Jordan Weinstein about trademark tacking and issue preclusion – Adrian Dayton about LinkedIn for attorneys – How to win nice Christmas mugs from Germany

Jordan Weinstein

Jordan Weinstein

Jordan Weinstein analyzes two recent trademark decisions from the Supreme Court. In the first case, the Supreme Court discussed whether the Trademark Trial and Appeal Board’s finding of likelihood of confusion in opposition or cancellation cases can be issue preclusive. The second case is about trademark tacking – slight alterations to the mark after filing. And fellow attorney Adrian Dayton tells us how to use LinkedIn more effectively.


Rolf Claessen and Kenneth Suzan

Episode 18 – December 26, 2014

RC = Rolf Claessen
KS = Kenneth Suzan
JW = Jordan Weinstein
AD = Adrian Dayton

Hello. This is Mark Lemley from Stanford Law School and you are listening to IP Fridays.

KS: Hello. Happy Holidays and welcome to this episode of IP Fridays. Our names are Ken Suzan and Rolf Claessen and this is THE podcast dedicated to Intellectual Property. It does not matter where you are from, in-house or private practice, novice or expert, we will help you stay up-to-date with current topics in the fields of trademarks, patents, design and copyright, discover useful tools and much more.

Both Rolf and I are very happy that you have decided to tune into our podcast today. The response to our joint efforts has been remarkable. We look forward to sharing IP news, interviews and developments with you in the coming New Year. To celebrate this holiday season, we invite you to leave us a voicemail by clicking on the button on the right side of our website at or use the feedback page to leave us a comment at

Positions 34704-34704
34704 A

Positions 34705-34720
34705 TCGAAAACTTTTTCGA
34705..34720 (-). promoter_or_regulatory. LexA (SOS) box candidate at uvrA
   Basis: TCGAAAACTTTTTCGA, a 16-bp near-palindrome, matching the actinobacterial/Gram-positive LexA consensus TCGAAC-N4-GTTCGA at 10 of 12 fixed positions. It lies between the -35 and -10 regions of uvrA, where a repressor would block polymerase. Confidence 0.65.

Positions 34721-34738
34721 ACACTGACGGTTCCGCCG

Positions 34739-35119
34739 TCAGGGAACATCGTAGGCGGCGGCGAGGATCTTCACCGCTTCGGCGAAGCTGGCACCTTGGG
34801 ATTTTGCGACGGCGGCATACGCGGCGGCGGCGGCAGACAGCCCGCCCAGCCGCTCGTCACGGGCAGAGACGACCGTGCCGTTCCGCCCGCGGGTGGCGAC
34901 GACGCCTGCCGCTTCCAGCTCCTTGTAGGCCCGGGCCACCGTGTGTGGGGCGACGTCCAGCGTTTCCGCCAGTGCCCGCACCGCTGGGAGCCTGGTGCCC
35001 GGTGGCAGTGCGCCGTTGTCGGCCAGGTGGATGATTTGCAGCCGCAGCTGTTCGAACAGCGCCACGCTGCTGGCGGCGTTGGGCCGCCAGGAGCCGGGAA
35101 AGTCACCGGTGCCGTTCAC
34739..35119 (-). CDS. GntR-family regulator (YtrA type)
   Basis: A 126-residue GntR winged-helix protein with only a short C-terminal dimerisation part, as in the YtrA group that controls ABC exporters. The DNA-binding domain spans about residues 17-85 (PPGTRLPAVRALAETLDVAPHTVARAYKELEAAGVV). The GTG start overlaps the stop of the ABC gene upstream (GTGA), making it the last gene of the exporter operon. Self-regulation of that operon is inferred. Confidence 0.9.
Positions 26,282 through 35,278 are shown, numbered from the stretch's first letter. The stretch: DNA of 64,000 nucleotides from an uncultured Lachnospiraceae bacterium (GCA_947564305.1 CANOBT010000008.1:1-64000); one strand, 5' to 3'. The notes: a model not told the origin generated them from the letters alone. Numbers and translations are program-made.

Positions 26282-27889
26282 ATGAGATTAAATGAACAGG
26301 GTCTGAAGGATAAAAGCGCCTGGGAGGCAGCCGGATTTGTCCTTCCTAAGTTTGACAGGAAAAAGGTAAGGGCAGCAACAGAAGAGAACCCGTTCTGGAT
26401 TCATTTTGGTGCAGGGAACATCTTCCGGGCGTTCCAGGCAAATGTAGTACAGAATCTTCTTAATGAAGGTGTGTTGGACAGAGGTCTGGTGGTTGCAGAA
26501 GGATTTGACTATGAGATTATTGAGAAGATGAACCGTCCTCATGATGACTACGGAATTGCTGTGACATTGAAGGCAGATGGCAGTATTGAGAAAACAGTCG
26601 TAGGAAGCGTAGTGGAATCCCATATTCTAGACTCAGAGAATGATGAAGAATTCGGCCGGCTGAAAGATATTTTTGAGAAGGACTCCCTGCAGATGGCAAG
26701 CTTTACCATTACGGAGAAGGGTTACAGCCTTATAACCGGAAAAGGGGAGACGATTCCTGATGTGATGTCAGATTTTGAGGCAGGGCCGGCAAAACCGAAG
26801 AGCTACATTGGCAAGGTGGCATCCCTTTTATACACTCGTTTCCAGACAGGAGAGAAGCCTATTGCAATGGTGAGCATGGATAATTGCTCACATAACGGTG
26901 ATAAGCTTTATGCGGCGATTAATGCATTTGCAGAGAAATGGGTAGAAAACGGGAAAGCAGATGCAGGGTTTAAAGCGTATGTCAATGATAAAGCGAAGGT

Following a random drawing of names, we will choose and announce a total of three winners who will receive complimentary Christmas mugs from an authentic German Christmas Market in Cologne, Germany (Rolf’s hometown). We will take care of shipping no matter where you may be. Make sure to note your e-mail address so we can get in contact with you should you win. We encourage you to stay in touch with us so we can get to know you as our listeners. Also, feel free to note any topics or recommend interview guests that would be a good fit for our program.

From Cologne, Germany to Minneapolis, Minnesota and all points in between and worldwide, we wish you and yours a wonderful Holiday Season and Happy New Year.

RC: Today is Friday, the 26th of December, and you are listening to the Christmas edition of IP Fridays. I hope you enjoyed the introductory music and I hope you will enjoy the Christmas music at the end of this edition of IP Fridays. We have a very special treat for you today. We have, in fact, two interviews for you. The first interview will be with Jordan Weinstein of Barnes & Thornburg LLP and as a second guest for this episode we have Adrian Dayton who is an attorney and now specializes in teaching attorneys how to use social media and, in particular, LinkedIn and Twitter.

But before we head into the interviews, I just want to let you know that we are giving away three really beautiful mugs from a German Christmas Market. A picture can be seen in the show notes so, if you want to win one of these mugs, you simply have to comment on our podcast, any of the episodes, or in the general feedback form, or leave us a voicemail at and make sure you mention your e-mail address so we can get in touch with you. So, now it is time for our first interview. Ken, you had the chance to interview Jordan Weinstein.


KS: Thank you Rolf. Today I am joined by Jordan Weinstein. He is a partner in Barnes & Thornburg’s Washington, D.C. office and a member of the firm’s intellectual property department. Jordan has a number of professional affiliations locally and nationally. He is a member of the International Trademark Association’s Editorial Board for the Trademark Reporter and was co-chair of the Association’s Annual Meeting in Washington, D.C. He is former co-chair of the American Bar Association’s Trademarks and the Internet Committee and a member of the Association’s Intellectual Property Law Practice Management Sections. Welcome Jordan to our program.